Features

Victories, if not advances

National | President Bush came to office with a press-shaped reputation as a bumbler, but his first six months have put his predecessor's early record to shame

Issue: "Heresy trials," Aug. 18, 2001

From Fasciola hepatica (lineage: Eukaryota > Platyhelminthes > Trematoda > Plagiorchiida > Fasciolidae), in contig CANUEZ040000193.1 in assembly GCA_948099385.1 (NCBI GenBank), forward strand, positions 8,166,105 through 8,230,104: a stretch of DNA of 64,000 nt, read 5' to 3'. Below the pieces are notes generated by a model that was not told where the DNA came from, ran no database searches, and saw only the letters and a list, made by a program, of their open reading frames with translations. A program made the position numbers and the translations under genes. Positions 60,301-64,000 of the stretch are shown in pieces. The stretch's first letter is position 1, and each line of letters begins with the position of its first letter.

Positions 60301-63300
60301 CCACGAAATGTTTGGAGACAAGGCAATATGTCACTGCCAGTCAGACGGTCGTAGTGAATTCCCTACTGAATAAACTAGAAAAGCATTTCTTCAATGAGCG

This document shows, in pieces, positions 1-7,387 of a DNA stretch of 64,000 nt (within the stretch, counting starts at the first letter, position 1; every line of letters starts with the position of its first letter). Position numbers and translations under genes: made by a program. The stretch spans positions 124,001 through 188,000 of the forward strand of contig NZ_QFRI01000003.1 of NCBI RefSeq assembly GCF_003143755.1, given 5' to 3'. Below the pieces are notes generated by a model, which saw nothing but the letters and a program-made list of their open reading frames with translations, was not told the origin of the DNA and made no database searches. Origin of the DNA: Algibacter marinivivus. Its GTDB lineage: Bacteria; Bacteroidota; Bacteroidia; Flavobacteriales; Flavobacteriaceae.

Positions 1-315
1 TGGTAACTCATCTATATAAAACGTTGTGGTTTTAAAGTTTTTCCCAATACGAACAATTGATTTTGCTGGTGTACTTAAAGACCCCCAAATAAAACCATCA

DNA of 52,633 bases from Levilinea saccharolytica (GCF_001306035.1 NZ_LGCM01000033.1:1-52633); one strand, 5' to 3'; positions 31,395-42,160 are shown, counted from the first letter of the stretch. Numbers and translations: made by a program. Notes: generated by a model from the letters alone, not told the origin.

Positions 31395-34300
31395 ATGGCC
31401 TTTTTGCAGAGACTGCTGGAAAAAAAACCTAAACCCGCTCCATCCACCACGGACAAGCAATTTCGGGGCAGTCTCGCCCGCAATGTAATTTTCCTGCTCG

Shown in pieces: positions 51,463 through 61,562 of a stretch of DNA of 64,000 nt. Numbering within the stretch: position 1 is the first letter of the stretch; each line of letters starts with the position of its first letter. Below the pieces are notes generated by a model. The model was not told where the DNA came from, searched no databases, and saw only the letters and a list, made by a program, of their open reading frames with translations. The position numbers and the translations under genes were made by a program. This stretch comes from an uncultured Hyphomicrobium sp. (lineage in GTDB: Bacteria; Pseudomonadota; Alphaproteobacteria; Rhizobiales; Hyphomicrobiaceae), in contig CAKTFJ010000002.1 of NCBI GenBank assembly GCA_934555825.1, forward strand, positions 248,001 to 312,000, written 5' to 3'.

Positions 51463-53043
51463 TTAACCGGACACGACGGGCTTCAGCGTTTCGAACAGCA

in Washington-As George W. Bush headed out the White House doors for his ranch in Crawford, Texas, the change of scenery led to a chorus of grousing from beat reporters. After summering with the Clintons on Martha's Vineyard, they wondered why this president would choose to imprison them for weeks in what they view as a barren, wind-swept, heatstroke-inducing spot on the Texas prairie. The ranch could also serve as a metaphor for George W. Bush's most devoted critics, who with little understanding of Texas (see "Texas Books," page 15) think wide-open spaces go with empty brains. But people in Washington who've seen the president in action for six months now have learned that Mr. Bush is nobody's dummy, and his ninth-inning legislative successes in the House of Representatives before the August recess left his critics cursing and vowing to fight again in the fall. This, after all, was supposed to be a president whose narrow election would force him to trim sails and make deals and meet Democrats in the capital's chummy, more-government "middle." Confounded by his success in passing a tax cut much larger than they wanted, most Democrats began grousing that his conservative stands somehow were surprises instead of campaign promises. Then the crumbling of the 50-50 Senate with the defection of Sen. Jim Jeffords started a new cycle of conventional wisdom: Mr. Bush would now have to sign over his agenda to the most liberal elements of his party if he wanted any more achievements for his list of talking points. It has worked that way in a couple of areas, education and the faith-based initiative, but on other policy matters TeamBush was more creative, finding new allies in strange places. Thanks to lobbying and even radio commercials from the Teamsters union, the House passed an energy bill, including a contentious provision to explore for oil in a tiny patch of Alaska's Arctic National Wildlife Refuge (ANWR). A series of meetings with Rep. Charles Norwood, an otherwise conservative politician with a passion for a so-called "patients' bill of rights," led to a less lawyer-pleasing HMO-regulation bill that passed the House. In addition to a sunnier approval rating, the first six months of the supposedly bumbling Mr. Bush look much different than the beginning of his supposedly brainier predecessor: Energy: From the early days of his presidency, prognosticators said George W. Bush wouldn't get ANWR exploration passed by the House. But backed by a coalition of energy providers and labor unions, the energy bill passed by a strong 240-189 margin. Among its provisions, the bill would offer $33.5 billion in tax cuts and incentives for energy production, mandate a small increase in fuel efficiency for sport-utility vehicles and light trucks, as well as OK the drilling in Alaska. Rep. Don Young of Alaska scolded opponents, noting how popular drilling is with the Alaskans, while House Minority Whip David E. Bonior (D-Mich.) sputtered, "This is a cathedral of nature-a national heritage." The main factor with the 36 Democrats who crossed the aisle to vote with Mr. Bush was the Teamsters' campaign. A radio commercial that aired in Pennsylvania and West Virginia complained: "Why are some folks who call themselves environmentalists so intolerant and excessive? Don't they know that if we want to stabilize prices we have to carefully find and develop new energy sources?" The union's energy specialists see the potential for 735,000 new jobs in the petroleum industry. Conservatives were impressed with the victory, and the new coalition. "I never thought this would pass the House," said Christopher Horner of the Competitive Enterprise Institute. "Now the president should take this approach beyond ANWR to fuel-efficiency standards and global warming." The Teamsters, as well as electrical workers, auto workers, coal miners, and other unions have opposed the environmental left when their proposals threaten the loss of jobs. Eight years ago, Mr. Clinton struggled with his own much more comfortable Democratic majorities in the House and Senate when he proposed an energy tax, and ended up signing only a small 4-cent increase in the gasoline tax, which didn't impress green hardliners. Health care: Breaking away from the conventional notion that he's uninterested and uninvolved in policy matters, Mr. Bush dealt directly with Congressman Norwood and won him over by suggesting he could accept almost all the provisions of his bill except the high, $5 million punitive damage cap, which he would veto. The two men agreed to allow consumers to sue health plans in state courts, but would restrict them to a $1.5 million cap on noneconomic damages and a separate $1.5 million cap for punitive damages, but only if the health plan refused an order from an outside review board. Mr. Norwood wept in the House well as he pleaded for a victorious vote, and the compromise passed, 218-213. "It was a masterful stroke of politics, but it was a huge policy defeat," argued Robert Moffit, director of domestic programs at the Heritage Foundation. Lawsuits are marginal to the broader issue, he said. The bill "creates a vast expansion of federal regulatory control over the private health insurance market. They've created unfunded mandates on insurers, which will result in higher premiums. Insurers will look more and more like public utilities." Mr. Moffit says the best story inside this story is an amendment that would extend these patient "protections" and lawsuit provisions to Medicare, Medicaid, and other federal health plans. The amendment echoed the first days of the Gingrich-led House, when the GOP insisted that any laws passed by the federal government ought to apply to the government as well as the rest of the country. Federal employee unions strongly oppose the amendment. While debate rages on about the merits, in terms of paper achievements, the administration's health policy checklist beats the early Clinton presidency. President Clinton didn't release an actual summary of his massive health plan until late September of 1993, and the proposal started taking on water quickly after the 1,300-page blueprint hit the capital in January of 1994. Taxes: The mailing of tax rebates also accents the mid-year point of Mr. Bush's early presidency. President Clinton passed his record tax increase by a single vote, without any Republican support, in August. By contrast, Mr. Bush's tax cut, largely the same size as he proposed on the campaign trail, passed in May, was signed in June, and starting hitting mail boxes in July. John Pitney, a political science professor at Claremont McKenna College and author of The Art of Political Warfare, suggested Mr. Bush "faced the most adverse circumstances of the past 100 years in losing the popular vote. But he quickly achieved his top legislative priority, tax cuts. Unlike most victories, this has results people can now hold in their hands." For now, Mr. Bush's victories have prevented a month-long working vacation filled with dire predictions of Mr. Bush's sagging popularity or effectiveness. Instead, Bush critics can only promise it will be a difficult fall taking those House victories into Ted Kennedy territory. "I hope he has a long, enjoyable vacation," Democratic Party chief Terry McAuliffe joked on Fox News Sunday. "He's going to need it when he gets back." Senate Democrats pledge to block ANWR exploration, pump up the patient "protections," and further weaken the faith-based initiative. After months of delay, the House and Senate may even finally create a conference committee on the education bill. But White House officials know there is more to politics than merely "getting things done." There's the question of whether the finalized bills that hit the president's desk in any way resemble his campaign promises, and if he signs them, how those new laws will make waves as they're implemented across the country. Religious conservatives are especially concerned about the potential funhouse-mirror shape of the upcoming education and faith-based bills. When the education bill heads to conference, the shedding of reformist provisions and the addition of a lot more subsidies will look more like that chummy, more-government "middle" than the president's passionate campaign focus on bringing tough accountability measures to failing schools. And while the House has already gutted the faith-based initiative by mandating discrimination against Christ-affirming charities, Sen. Joe Lieberman is preparing to add provisions that would force grant applicants to hire homosexuals and other theological opponents. But after the latest White House surprises, it's dangerous to make any gloomy predictions before the story ends. If the early Bush and Clinton presidencies were reduced to the usual glib caricatures-call it the Frat-Boy Prankster vs. the Rhodes-Scholar Genius-why is the frat boy beating the genius at his own game?